The key to this is to ask candidates to give detailed examples of comparable accomplishments for each of the performance objectives listed in the performance-based job description. Here’s a post describing exactly how this type of performance-based interview is conducted.

5. Offer a career move, not a lateral transfer.

As long as the person has a track record of handling bigger assignments and everything else fits, the person is someone you should seriously consider hiring. Use the gap between what the person has done and will be doing to demonstrate the learning and growth opportunity. A gap of around 15-20% is usually sufficient. You might need to modify the job a bit to achieve this. Consider both stretch (bigger job, more impact) and growth (more future opportunities) to create this gap.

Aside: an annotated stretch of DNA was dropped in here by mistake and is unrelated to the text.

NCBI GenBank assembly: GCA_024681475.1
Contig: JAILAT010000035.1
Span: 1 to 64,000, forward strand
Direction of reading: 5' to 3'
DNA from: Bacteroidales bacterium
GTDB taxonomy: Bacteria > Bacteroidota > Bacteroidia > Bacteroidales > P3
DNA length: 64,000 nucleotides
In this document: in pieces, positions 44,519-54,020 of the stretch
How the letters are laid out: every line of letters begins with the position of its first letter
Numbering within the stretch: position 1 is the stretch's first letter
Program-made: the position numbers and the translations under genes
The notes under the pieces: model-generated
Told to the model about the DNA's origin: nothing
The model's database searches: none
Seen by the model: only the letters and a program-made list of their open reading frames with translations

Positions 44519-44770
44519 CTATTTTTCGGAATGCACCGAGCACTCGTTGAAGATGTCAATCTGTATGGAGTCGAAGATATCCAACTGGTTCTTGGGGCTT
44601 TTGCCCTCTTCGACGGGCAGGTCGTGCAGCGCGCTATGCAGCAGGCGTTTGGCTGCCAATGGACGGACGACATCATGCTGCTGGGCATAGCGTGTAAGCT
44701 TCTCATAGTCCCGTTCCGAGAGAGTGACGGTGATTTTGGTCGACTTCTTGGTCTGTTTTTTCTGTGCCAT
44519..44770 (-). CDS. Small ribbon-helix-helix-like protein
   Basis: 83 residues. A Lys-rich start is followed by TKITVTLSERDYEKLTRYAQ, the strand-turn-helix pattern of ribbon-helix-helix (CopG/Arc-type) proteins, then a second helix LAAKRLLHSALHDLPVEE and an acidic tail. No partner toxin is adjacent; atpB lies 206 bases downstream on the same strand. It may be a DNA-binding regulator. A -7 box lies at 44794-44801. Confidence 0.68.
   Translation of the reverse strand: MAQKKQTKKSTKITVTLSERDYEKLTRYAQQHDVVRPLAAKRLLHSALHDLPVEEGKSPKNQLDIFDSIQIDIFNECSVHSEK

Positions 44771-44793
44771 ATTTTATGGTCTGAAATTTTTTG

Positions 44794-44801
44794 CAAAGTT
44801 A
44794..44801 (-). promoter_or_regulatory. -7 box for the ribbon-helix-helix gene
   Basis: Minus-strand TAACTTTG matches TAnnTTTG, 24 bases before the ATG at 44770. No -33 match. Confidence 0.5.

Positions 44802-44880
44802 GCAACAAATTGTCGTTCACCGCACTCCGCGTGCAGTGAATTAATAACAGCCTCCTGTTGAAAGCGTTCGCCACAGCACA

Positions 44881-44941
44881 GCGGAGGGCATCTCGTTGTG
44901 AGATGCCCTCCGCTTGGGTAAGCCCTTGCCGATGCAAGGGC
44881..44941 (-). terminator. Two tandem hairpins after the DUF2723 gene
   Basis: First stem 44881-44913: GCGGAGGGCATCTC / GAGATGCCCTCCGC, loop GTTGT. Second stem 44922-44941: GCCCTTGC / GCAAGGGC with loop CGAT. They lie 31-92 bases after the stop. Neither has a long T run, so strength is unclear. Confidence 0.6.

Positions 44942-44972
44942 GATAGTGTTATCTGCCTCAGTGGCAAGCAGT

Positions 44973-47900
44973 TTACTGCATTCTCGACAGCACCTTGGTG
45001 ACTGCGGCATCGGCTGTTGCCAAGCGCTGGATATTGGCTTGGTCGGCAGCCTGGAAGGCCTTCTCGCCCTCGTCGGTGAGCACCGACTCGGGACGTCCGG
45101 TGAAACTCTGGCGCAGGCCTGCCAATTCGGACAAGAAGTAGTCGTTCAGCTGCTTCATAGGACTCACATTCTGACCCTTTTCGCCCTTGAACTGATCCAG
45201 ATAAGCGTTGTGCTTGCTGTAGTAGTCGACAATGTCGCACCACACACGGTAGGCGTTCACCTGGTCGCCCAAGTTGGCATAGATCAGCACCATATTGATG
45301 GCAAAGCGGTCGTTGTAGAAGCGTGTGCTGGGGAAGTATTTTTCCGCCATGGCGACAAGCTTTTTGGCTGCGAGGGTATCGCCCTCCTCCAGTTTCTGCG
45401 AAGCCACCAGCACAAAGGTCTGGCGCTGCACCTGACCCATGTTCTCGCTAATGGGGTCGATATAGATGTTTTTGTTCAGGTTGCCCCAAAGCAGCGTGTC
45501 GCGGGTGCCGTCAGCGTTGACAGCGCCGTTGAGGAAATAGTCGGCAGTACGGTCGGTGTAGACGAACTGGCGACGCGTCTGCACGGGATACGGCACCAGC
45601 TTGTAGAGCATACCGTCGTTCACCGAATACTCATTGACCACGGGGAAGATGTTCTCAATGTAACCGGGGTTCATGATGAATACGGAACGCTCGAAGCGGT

6. Use the performance-based job description as the foundation of the on-boarding program.

Clarify the performance-based job description during the first week on the job to ensure expectations are understood. Supplement any coaching requirements with formal training to ensure the person is given every chance to succeed. Since it represents actual job requirements, the performance-based job description is a great tool to manage the person throughout the year.

Google’s Project Oxygen and Gallup’s Q12 demonstrated that clarifying expectations upfront is an essential aspect for maximizing performance and job satisfaction. A preeminent labor attorney from Littler Mendelson demonstrated that Performance-based Hiring process meets all U.S. labor law and is a great means to attract more top performers, including diversity candidates. Companies now successfully use a Performance-based Hiring process for internal moves and promotions. Given all of this it’s hard to argue that the same process shouldn’t be used for external hires. What seems illogical is not using it.

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* image by thirtyfootscrew